Lung epithelial cell death is a prominent feature involved in the development of acute lung injury (ALI) and acute respiratory distress syndrome (ARDS). Hyperoxia-induced ALI is an established animal model mimicking human ARDS. Small noncoding RNAs such as microRNAs (miRNAs) have potent physiological and pathological functions involving multiple disease processes. Emerging interests focus on the potential of miRNAs to serve as novel therapeutic targets and diagnostic biomarkers. We found that hyperoxia highly induces miR-185 and its precursor in human lung epithelial cells in a time-dependent manner, and this observation is confirmed using mouse primary lung epithelial cells. The hyperoxia-induced miR-185 is mediated by reactive oxygen species. Furthermore, histone deacetylase 4 (HDAC4) locates in the promoter region of miR-185. We found that hyperoxia suppresses HDAC4 specifically in a time-dependent manner and subsequently affects histone deacetylation, resulting in an elevated miR-185 transcription. Using MC1586, an inhibitor of class IIa HDACs, we showed that inhibition of class IIa HDACs upregulates the expression of miR-185, mimicking the effects of hyperoxia. Functionally, miR-185 promotes hyperoxia-induced lung epithelial cell death through inducing DNA damage. We confirmed functional roles of miR-185 using both the loss- and gain-of-function approaches. Moreover, multiple 14-3-3δ pathway proteins are highly attenuated by miR-185 in the presence of hyperoxia. Taken together, hyperoxia-induced miR-185 in lung epithelial cells contributes to oxidative stress-associated epithelial cell death through enhanced DNA damage and modulation of 14-3-3δ pathways.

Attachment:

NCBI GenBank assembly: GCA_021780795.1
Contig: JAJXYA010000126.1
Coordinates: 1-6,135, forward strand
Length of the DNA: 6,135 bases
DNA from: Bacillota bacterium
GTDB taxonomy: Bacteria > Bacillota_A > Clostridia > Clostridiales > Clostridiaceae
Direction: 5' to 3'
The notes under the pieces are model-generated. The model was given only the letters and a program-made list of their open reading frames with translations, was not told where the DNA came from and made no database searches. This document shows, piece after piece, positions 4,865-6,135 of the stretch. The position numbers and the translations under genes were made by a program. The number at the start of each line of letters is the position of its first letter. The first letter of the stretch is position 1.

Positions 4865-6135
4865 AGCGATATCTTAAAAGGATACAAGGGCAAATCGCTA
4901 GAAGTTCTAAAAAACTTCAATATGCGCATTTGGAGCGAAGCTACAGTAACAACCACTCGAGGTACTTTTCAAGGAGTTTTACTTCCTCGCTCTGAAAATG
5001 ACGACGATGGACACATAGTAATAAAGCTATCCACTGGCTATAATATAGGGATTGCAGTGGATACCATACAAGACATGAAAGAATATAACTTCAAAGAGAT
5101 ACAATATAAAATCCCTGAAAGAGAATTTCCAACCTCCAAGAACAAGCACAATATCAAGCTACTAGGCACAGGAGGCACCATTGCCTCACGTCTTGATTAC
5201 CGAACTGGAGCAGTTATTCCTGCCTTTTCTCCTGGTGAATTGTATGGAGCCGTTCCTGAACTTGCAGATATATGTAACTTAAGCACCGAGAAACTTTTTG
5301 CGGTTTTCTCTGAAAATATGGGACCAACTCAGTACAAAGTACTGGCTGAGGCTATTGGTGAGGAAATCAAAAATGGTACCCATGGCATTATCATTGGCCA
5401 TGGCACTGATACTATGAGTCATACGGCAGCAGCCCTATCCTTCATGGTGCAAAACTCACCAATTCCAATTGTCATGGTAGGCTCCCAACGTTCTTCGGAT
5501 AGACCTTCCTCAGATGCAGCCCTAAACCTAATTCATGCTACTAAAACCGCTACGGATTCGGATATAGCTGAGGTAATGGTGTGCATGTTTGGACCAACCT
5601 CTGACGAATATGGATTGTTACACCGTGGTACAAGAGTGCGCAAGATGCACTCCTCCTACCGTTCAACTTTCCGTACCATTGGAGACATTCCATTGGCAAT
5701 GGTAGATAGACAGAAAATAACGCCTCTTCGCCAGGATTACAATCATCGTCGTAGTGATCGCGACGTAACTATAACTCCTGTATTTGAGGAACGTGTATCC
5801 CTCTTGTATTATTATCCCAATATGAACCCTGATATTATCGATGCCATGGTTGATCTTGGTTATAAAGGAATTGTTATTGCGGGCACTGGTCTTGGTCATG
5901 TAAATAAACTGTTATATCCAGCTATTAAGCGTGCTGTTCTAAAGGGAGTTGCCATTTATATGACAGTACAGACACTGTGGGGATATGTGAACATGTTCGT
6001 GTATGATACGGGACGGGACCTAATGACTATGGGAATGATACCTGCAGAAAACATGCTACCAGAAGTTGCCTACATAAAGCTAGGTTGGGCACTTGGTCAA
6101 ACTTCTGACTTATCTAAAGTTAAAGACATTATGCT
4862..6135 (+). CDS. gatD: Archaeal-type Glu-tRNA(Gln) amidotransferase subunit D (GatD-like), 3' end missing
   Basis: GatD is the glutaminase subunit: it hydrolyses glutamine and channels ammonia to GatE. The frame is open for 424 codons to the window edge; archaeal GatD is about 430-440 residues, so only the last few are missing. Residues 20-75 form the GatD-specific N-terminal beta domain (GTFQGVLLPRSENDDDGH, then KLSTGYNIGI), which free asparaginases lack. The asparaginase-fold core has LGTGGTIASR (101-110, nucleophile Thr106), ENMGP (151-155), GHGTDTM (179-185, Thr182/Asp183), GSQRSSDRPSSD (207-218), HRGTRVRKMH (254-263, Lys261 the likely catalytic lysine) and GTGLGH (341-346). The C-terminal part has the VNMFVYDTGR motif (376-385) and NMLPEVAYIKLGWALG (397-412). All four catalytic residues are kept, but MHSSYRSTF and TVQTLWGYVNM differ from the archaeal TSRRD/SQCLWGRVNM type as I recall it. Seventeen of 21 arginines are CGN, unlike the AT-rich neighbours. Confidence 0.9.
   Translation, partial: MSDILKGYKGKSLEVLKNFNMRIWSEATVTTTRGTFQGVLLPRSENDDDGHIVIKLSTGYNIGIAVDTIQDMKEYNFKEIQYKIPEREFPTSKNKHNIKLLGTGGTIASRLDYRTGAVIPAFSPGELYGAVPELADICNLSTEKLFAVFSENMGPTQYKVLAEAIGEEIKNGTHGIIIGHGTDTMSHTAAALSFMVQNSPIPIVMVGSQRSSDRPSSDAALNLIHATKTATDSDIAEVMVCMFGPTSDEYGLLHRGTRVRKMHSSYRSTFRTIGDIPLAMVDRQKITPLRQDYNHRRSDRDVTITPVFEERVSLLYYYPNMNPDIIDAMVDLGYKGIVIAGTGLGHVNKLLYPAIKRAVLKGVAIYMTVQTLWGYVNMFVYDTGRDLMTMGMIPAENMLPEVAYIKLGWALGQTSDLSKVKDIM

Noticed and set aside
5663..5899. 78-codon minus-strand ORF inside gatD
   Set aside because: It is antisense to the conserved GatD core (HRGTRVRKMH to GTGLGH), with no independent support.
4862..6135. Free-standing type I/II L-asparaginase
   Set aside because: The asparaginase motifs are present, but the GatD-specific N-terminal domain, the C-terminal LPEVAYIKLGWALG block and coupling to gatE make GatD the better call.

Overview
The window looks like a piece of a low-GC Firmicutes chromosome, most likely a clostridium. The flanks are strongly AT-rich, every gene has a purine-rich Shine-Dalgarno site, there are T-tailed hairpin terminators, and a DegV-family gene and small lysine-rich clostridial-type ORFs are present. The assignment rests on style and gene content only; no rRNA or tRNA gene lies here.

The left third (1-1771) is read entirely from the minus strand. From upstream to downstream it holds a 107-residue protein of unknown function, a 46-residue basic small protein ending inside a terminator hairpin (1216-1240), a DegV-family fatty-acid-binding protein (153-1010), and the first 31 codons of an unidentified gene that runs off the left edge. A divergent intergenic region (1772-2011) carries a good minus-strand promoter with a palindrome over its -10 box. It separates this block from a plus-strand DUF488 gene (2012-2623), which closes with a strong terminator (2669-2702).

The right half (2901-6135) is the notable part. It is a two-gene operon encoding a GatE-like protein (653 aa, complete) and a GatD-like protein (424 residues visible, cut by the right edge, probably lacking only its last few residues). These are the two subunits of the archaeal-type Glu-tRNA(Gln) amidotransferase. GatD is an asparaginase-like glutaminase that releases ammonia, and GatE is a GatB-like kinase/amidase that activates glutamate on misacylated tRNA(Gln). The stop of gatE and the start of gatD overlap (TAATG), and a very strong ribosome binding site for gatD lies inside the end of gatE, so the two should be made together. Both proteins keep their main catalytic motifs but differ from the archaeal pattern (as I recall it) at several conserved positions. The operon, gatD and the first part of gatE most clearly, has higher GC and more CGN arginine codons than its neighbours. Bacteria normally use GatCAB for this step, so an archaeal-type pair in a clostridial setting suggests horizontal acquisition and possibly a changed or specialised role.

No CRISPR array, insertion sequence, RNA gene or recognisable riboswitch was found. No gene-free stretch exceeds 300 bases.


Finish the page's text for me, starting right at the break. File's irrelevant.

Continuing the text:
Keywords: cell death; epithelial cell; hyperoxia; miR-185; oxidative stress.
Copyright © 2016 the American Physiological Society.